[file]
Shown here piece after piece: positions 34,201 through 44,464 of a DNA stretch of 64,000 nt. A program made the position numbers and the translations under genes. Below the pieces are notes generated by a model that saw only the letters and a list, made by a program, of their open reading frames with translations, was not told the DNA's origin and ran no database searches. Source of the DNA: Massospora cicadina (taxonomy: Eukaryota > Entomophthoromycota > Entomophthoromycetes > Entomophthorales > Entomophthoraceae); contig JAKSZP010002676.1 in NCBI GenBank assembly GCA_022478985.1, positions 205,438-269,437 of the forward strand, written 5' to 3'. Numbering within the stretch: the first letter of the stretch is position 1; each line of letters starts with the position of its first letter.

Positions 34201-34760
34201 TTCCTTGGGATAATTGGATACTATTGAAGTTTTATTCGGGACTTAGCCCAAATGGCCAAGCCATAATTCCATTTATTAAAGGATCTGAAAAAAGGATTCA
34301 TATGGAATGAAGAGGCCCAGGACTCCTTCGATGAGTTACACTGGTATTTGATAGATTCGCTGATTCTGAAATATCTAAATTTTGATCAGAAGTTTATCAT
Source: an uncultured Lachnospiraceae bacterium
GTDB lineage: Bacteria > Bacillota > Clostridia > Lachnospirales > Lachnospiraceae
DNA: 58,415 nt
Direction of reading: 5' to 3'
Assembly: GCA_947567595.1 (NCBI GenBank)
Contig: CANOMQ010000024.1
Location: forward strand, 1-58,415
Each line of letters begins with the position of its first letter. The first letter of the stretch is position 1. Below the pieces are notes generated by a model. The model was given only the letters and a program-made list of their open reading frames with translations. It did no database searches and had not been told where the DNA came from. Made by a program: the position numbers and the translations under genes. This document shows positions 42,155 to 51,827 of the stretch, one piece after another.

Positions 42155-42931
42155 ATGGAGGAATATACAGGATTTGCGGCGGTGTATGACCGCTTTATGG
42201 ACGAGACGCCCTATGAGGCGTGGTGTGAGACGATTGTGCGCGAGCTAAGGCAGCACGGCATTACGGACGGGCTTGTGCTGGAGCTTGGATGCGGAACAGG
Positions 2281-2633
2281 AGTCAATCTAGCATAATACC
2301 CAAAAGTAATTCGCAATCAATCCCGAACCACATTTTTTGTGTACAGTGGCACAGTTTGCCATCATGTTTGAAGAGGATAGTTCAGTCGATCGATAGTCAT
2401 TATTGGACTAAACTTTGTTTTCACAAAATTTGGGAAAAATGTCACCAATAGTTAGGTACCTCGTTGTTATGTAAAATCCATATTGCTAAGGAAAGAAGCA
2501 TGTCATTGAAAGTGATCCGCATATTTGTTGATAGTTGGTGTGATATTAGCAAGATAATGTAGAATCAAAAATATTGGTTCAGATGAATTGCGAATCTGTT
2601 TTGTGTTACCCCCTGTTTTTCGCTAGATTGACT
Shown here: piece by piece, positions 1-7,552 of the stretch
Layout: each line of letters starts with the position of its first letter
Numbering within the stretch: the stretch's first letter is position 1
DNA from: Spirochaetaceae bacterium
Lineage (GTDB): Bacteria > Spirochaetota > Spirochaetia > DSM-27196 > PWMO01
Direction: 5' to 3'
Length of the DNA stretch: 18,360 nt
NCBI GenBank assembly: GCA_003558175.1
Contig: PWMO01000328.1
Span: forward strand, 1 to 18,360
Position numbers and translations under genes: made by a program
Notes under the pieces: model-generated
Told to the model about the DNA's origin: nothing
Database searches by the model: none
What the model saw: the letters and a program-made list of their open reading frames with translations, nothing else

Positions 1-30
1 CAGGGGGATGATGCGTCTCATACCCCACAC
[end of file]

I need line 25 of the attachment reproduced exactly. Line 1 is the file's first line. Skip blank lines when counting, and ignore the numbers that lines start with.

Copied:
DNA from: Spirochaetaceae bacterium